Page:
We Walk: Reflections On Student Learning And Engagement

By Miss Genny (Grade 1 & 2 Multiage Classroom Teacher)

Sit Spots at the Pond

It is amazing what happens when you sit still and listen. Today we decided to take a mindful minute out at the pond. We found a spot to sit and agreed to be as peaceful and calm as we could be for 2 full minutes. We watched and listened to what was going on around us. It was pretty amazing to see how close the wild birds came to us when we just sat quietly. After our 2 minutes, we did some sharing.

Observations and Thoughts. . .

There was a lot of action at the corner of the pond where the cattails are. It was easy to see the blackbirds with a flash of red on their wings moving back and forth through the reeds. We could also hear their unique song.

“I know where all the red-winged blackbirds live now! There were so many of them at the corner of the pond. I counted like 5 of them.” Danica

We saw a male duck and a femal duck near the shore where we were sitting. At one point, they were in the water and the mallard climbed onto the female duck and appeared to be pushing her under the water. The female duck had her head above water. This lasted about 30 seconds.

“I think the ducks were washing each other. Maybe they were fighting. The boy was pushing the girl duck under water.” Arjun

During our sit, two other mallards made their way over to the first pair of ducks. One of them was quacking loudly as he approached. Suddenly, both of the new mallards rushed at the couple. They flapped their wings and appeared to be ready to fight. Then they all flew away.

“There were 3 mallards and only one girl duck. They got in a fight I think – shaking their wings and quacking!” Benjamin

“It’s like he was saying, “That is my girlfriend. GO AWAY!” Kyle

“Yes. I think they were fighting about her. There wasn’t enough girl ducks and they all want to get eggs.” Niko (chuckling)

A large bird flew directly in front of us, over the pond. It seemed to be chasing a flock of smaller songbirds.

 “I think that a bird of prey was chasing the little birds, ‘cause they were all flying away and the big bird was swooping down. He kind of looked like a seagull but maybe he is a bird of prey. He was kind of far away so I’m not sure.” Logan


Kai and the Sandpipers

Today we saw some new birds at the pond. At first we didn’t know what they were. Kai knew. “Those are called sandpipers. I have seen them a lot before. I spend a lot of time in the country and by the water. I know that’s a sandpiper because of the long beak and their long legs and how fast they move by the water. That’s what sandpipers look like.”

What do sandpipers look like?

“They are really small – like chickadee size.” Kianna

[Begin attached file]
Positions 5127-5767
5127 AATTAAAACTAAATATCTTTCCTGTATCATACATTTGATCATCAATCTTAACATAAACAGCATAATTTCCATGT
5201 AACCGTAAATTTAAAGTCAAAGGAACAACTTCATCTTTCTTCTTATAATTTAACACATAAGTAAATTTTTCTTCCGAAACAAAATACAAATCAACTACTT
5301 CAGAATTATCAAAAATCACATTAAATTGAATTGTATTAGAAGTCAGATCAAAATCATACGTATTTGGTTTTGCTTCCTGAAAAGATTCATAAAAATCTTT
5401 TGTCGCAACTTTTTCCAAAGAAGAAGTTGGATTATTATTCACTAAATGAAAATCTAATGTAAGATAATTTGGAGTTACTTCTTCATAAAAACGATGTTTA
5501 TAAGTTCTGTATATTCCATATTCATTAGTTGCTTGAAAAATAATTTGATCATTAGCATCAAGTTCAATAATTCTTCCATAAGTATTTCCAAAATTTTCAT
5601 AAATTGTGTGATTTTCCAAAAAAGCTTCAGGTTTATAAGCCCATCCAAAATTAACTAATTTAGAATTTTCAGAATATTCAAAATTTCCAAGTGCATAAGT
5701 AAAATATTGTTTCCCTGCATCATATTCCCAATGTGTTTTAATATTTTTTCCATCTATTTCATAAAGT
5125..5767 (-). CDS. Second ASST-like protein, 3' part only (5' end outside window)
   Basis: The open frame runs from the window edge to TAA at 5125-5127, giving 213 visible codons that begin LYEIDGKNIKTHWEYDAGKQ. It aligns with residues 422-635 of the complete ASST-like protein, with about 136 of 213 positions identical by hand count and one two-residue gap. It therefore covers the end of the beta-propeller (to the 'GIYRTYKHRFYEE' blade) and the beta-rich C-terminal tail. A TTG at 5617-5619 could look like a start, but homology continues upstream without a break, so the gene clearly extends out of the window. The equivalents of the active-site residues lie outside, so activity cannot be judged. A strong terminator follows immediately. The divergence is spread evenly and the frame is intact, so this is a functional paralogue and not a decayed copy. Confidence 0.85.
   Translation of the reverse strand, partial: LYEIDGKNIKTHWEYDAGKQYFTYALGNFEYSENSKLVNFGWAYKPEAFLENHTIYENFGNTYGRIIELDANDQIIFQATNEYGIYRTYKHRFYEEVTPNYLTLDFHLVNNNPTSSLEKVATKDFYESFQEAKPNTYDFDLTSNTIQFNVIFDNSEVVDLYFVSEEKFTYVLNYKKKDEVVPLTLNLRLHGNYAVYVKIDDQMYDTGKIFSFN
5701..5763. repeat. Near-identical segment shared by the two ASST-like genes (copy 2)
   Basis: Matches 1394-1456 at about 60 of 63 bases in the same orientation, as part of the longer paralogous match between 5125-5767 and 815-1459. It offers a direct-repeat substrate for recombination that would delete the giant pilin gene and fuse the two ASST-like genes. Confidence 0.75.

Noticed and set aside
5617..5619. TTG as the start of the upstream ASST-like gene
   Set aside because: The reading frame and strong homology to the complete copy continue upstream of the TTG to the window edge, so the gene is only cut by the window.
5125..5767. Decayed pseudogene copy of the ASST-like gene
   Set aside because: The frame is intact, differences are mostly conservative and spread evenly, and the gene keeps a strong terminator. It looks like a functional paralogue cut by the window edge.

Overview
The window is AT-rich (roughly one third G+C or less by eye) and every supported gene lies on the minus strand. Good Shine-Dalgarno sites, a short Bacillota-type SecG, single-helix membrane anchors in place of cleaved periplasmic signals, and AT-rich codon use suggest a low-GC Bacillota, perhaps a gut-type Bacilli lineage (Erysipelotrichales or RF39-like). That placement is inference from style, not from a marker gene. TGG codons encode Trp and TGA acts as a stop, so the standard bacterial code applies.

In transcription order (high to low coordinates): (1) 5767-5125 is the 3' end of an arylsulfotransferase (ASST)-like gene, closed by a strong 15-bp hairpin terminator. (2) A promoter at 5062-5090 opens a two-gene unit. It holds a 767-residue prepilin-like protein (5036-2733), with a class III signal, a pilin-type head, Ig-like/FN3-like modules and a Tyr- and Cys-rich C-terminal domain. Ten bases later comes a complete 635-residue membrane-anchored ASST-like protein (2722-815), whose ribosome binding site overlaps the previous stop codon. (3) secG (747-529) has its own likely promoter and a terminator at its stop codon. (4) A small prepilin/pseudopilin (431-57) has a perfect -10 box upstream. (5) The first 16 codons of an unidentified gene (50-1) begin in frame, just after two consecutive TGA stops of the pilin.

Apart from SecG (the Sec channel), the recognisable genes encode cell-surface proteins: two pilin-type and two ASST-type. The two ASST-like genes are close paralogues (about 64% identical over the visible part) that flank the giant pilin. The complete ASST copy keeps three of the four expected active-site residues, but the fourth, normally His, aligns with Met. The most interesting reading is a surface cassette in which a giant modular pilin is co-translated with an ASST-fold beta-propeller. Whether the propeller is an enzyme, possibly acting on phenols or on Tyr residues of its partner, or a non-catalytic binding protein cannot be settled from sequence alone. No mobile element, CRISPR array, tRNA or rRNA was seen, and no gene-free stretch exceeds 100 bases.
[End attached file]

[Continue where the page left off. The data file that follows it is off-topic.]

“Yeah, but with longer beaks.” Ryden

“They were a bit chubby too.” Addison

“They have brownish-whitish feathers on their back that have little spots on them and white feathers on their tummies.” Armann

The Sandpiperswere poking their beaks in the water as they stood at the edge. We think they were eating. But we don’t know what they eat. Fish? Minnows? Water plants?

We did some research to find out what they like to eat. We have a great bird book called Kids’ Field Guides: Birds of North America. We found Sandpipers on page 50.

Sandpipers like to eat insects, water bugs and larva and snails. They find their food at the edge of the water.


Get resources for Imaginative Ecological Education and learn more about the Walking Curriculum here, on imaginED!

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4 thoughts on “We Walk: Reflections On Student Learning And Engagement

  1. The simplicity of this exercise is wonderful, and underscores the power of “just watching”.

    Dr. Egan writes about how what science textbooks often tell us to do with kids — put them in front of something, and have them take notes — throws them into the analytical, logico-deductive thinking that actually MISSES so much of what’s going on.

    This brings us back to what real scientists have been doing for thousands of years. Thanks for it!

    1. Thanks Brandon–agree. This is imaginative Ecological Education! (IE and cognitive tools at the heart). Have you been using the Walking Curriculum too?

  2. I loved reading this. Finding time in a busy school day to just sit and listen is very difficult but so very important.
    How wonderful that you have opened the eyes and ears to these children who will now value and appreciate the time for stillness.

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